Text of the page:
The Misinterpretation of Dreams

I stare blankly out my window, entranced by the surreal beauty of the soft sunset pouring into my room as I gently pull the shutter closed. I feel around in my pocket, pushing aside sharp thumbtacks, clinking metal coins, and mini cucumbers to find the pocket watch my father gifted me some years ago. I grasp the warm leather band and yank, but the watch stays stuck. Furious, I yank again, spilling tacks all over the floor. I glance at the face – 4 am – and shudder in panic. I rush over to my closet, snag a Wharton shirt, and bolt out the door.

This short, innocuous dream sequence reveals many of my subconscious desires. My blank stare at the start, a rare moment of pure unhindered joy, represents a desire to escape back to my dear home of Kentucky. The sunset clearly symbolizes my long-term partner whose intense attractiveness I deeply miss. A subsequent impulse to check the time interrupts my bliss and snaps me back to reality.

As I reach into my pocket, I fight through an interfering crowd of thumbtacks, threatening my delicate hands which hold great importance for myself as a researcher and prospective physician. Why then would I hold such dangerous cutting instruments close to my body? Perhaps I carry an intrinsic will for self-harm to end the stress and lift the weight of lofty dreams, reveling in the comfort of unattainable goals. I carry coins as a material reminder of the benefits of crushed dreams, the possibility of selling my soul for an easier life. The cucumbers in the way obviously act as a phallic symbol, and this struggle condenses into a single event the inner tension created by repressed homosexuality, a physical representation of mental combat against raging homoerotic desires.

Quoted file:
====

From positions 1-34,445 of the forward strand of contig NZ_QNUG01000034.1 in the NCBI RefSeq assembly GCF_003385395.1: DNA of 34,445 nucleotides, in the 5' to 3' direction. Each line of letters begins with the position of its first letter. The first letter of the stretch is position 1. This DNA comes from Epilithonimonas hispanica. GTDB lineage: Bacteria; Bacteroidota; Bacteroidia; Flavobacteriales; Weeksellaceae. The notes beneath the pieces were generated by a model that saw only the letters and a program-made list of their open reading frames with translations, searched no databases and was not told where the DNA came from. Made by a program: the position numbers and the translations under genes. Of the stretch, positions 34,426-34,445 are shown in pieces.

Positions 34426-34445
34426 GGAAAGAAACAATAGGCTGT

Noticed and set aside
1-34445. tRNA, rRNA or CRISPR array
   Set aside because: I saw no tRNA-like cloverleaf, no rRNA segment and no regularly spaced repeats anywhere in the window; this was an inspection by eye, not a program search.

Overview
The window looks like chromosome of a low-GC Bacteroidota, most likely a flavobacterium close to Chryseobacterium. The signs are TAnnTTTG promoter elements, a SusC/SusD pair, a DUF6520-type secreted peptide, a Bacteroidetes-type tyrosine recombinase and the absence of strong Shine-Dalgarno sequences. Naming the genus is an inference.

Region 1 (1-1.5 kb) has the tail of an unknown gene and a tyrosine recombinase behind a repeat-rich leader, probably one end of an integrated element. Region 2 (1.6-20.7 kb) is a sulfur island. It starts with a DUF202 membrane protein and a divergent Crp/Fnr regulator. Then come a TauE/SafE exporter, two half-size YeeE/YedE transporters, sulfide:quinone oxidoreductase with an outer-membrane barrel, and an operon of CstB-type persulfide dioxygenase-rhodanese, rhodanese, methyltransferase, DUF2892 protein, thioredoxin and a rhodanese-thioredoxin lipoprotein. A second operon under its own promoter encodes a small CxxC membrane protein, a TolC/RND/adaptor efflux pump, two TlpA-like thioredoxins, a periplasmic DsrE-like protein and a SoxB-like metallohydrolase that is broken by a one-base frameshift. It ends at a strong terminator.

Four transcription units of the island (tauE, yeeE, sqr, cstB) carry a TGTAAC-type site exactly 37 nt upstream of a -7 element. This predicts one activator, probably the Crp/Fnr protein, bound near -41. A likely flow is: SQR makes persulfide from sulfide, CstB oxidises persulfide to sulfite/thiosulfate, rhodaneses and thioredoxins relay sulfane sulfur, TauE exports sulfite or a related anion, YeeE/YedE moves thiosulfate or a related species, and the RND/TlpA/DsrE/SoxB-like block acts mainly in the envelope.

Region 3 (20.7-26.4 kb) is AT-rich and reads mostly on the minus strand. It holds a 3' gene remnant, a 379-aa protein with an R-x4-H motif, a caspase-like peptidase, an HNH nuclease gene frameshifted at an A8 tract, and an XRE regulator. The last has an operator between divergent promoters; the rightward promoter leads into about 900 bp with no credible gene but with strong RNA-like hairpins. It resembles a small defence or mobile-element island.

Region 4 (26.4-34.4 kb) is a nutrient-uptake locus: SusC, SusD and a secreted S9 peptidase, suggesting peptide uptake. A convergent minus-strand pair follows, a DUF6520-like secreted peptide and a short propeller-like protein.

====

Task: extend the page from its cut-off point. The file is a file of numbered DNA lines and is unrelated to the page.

These internal contests occupy my thoughts as I search for the watch, a definite reminder of the distance I maintain from my family being at Penn. It measures every second I spend away, mocking my loneliness with every tick. I aggressively grab the watch, lashing out against my  repressed feelings. Angered by the resistance I feel against fulfilling my subconscious wishes, I act with great force, spilling tacks and creating a dangerous situation. I manifest my inner impulsivity and channel my inner frustration, blinding me from the consequences of my actions.

The rage turns into anxiety as I read the time, an exhibition of my inherent phobia of missing important deadlines, and further showing my discomfort with the rapid pace of student life. The early time reflects the burden of trying to meet high expectations as well as the disappointment I sorely face each day. In my hurry, I grab my only Wharton shirt in the closet, not a stroke of luck, rather a fulfillment of my deep wish to leave behind my burdensome plans in favor of a lame career.

Though quite compact, this dream abounds with meaning I have only begun to uncover.

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